Courtesy of Prime Video

Not all The legend of Vox Machina Season 2’s emotional detour works as well as others. Bailey’s Vex, for example, is the source of many of the worst lines in the series. even though The legend of Vox Machina Season 2 tries to add depth to her questions of self-worth and her greedy tendencies, the character’s portrayal is ultimately too solid for any of her moments to feel as impactful as they should. Because of that, the season’s Vex and Vax-centric detour into a trippy alternate plane called “The Feywild” feels less engaging than many of its other subplots.

Thankfully, the rest of it The legend of Vox MachinaThe latest 12 episodes don’t struggle with those same issues. The first half of the season will have an alluring spirit of adventure as Vox Machina ventures into various new locations and meets a handful of new characters. The first six episodes of the season effectively set up some strong introspective arcs for Vax, Grog (Travis Willingham), and Scanlan, all of which are very rewarding in The legend of Vox Machina Season 2 final half. Grog’s journey, in particular, combines the epic and the personal in a way that should not be satisfied Critical Role fans, but also the casual audience that drew in first The legend of Vox Machinaan eclectic brand of fantasy storytelling.

Vox Machina stands together in the sunset in Season 2 of The Legend of Vox Machina.
Courtesy of Prime Video

After spending most of his first season focused on Percy Jaffe, The legend of Vox Machina he shifts his focus to some of the other members of his first-named team. This change in direction allows already excellent members like Willingham and Riegel to flex their muscles more and turn to the kind of dynamic, multi-dimensional vocal performances that help. Vox Machinacharacters feel deeper than the recognizable archetypes suggest. The season’s increased focus on Grog also results in more time being spent on his sweet friendship with Pike Trickfoot (Ashley Johnson), Vox Machina’s resident healer.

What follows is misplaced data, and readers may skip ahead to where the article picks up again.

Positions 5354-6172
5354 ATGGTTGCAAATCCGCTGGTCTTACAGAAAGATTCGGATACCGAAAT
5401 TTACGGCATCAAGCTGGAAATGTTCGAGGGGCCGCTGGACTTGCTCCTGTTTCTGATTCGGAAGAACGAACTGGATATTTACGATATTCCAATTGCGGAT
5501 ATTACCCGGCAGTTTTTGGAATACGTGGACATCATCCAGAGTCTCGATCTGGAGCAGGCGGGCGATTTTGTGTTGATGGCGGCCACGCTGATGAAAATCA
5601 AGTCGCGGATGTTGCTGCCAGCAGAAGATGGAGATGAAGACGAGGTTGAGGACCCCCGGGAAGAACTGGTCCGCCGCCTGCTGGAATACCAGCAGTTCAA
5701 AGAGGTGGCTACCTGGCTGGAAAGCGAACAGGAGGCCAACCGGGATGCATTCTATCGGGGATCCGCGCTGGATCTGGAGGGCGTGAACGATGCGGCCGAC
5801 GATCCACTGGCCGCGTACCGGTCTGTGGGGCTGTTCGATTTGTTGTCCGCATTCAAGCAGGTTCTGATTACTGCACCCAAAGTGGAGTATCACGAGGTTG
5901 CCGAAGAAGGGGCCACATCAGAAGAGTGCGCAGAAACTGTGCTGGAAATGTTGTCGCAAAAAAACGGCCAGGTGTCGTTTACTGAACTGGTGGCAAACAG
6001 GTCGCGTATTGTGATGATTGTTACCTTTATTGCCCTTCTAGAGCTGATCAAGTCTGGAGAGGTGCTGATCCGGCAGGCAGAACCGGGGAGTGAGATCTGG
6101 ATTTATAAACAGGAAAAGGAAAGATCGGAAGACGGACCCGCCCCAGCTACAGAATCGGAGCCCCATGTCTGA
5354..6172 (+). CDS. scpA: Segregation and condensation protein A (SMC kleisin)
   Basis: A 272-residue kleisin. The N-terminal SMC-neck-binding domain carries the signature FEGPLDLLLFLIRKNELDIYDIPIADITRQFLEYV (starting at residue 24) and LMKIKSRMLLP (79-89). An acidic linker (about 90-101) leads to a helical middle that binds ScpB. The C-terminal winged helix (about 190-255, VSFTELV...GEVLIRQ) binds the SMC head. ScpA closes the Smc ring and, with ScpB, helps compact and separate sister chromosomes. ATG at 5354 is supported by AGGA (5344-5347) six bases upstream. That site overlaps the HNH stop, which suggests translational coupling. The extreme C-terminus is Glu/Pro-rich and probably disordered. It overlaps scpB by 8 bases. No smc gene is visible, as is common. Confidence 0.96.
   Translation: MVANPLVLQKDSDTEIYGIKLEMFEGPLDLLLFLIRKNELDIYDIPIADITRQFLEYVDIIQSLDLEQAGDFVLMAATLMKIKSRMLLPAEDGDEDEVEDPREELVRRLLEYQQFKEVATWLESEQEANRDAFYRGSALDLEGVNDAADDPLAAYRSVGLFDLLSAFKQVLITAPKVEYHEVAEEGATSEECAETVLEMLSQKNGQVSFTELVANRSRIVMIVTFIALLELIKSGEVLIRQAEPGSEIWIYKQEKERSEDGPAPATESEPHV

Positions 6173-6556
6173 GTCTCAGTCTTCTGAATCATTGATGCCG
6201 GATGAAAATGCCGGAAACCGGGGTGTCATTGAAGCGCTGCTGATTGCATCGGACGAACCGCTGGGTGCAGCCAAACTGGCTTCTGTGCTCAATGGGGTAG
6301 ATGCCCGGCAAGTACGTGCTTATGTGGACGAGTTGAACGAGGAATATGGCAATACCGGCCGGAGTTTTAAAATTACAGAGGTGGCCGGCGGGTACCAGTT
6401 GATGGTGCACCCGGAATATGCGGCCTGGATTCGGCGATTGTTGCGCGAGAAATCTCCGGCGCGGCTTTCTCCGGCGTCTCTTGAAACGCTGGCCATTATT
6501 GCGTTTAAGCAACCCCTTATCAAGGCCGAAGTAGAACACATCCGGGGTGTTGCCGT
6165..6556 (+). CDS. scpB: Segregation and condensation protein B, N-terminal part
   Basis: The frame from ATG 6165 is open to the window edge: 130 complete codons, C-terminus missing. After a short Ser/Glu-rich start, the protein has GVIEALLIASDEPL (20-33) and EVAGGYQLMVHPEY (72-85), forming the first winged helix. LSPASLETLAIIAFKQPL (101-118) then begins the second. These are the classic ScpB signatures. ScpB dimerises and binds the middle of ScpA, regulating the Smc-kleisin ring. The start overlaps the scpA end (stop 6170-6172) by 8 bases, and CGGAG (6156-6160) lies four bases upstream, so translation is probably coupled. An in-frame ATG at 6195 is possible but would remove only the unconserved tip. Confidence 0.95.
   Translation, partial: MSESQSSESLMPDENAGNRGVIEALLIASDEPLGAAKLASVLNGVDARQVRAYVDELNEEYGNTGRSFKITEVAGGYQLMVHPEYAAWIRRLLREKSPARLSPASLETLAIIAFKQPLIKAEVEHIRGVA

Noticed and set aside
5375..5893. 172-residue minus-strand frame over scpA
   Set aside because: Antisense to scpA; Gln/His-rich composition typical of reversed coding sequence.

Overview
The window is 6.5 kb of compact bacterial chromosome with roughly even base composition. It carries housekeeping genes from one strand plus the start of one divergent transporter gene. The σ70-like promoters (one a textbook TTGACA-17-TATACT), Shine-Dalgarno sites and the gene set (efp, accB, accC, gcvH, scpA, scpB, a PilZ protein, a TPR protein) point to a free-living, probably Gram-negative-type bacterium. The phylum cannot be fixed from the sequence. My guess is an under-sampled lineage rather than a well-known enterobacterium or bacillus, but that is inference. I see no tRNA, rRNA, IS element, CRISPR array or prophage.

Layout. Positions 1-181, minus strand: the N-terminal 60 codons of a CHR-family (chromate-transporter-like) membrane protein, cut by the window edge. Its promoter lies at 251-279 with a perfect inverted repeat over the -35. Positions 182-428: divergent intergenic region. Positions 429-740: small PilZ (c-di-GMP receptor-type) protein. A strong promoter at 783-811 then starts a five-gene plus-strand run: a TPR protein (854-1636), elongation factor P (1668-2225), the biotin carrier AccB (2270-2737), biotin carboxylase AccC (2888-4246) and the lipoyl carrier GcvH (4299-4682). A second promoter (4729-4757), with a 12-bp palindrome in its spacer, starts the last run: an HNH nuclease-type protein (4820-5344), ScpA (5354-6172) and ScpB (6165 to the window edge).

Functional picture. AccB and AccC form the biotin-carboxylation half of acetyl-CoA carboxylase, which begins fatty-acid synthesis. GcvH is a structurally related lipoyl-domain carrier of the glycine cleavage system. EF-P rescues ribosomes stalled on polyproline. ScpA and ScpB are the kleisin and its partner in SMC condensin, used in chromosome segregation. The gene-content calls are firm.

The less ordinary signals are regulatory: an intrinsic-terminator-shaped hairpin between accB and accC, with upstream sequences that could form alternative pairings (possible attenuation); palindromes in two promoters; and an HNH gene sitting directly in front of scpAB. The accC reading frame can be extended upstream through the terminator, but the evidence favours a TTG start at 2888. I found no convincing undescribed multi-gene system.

While she’s not the focal point of any of the season’s central arcs either, Johnson continues to bring a playful, comedic spirit to Pike that only further emphasizes the character’s heart and sense of compassion. The chemistry between her and Willingham together as Pike and Grog is infectious, and the former is even given the opportunity to duet with Scanlan Riegel on a country-style song that is, in and of itself, the kind of deep reference it should be. joy Critical Role fans everywhere.

Among the season’s guest stars, Henry Winkler and Ralph Ineson are obviously perfectly cast as Wilhand Trickfoot, Pike’s great-great-grandfather, and Kevdak, Grog’s evil uncle, respectively. The Nightingale star Aisling Franciosi also made a handful of appearances in the second half of the season as a confident gnome who quickly turns Scanlan’s life upside down.

The Legend of Vox Machina – S2 – Trailer (Red Band Trailer) | Video Prime

even though Critical Role some of the new channels may surprise fans The legend of Vox Machina different from its source material, the changes made by the show’s entire creative team make the story of the second season of the series feel more well-structured and streamlined. Coming off an uneventful first season, The legend of Vox Machina has returned with a sophomore run that gradually increases its scope and emotional weight before encountering a series of confrontations and redemptive moments that feel both seismic and earned.

As far as the second season goes, The legend of Vox Machina season 2 not only surpasses its predecessor, but cements the series’ place as the new must-see fantasy TV staple.

New episode of The legend of Vox Machina season 2 premieres Friday on Prime Video. Digital Trends was given early access to all 12 episodes of the season.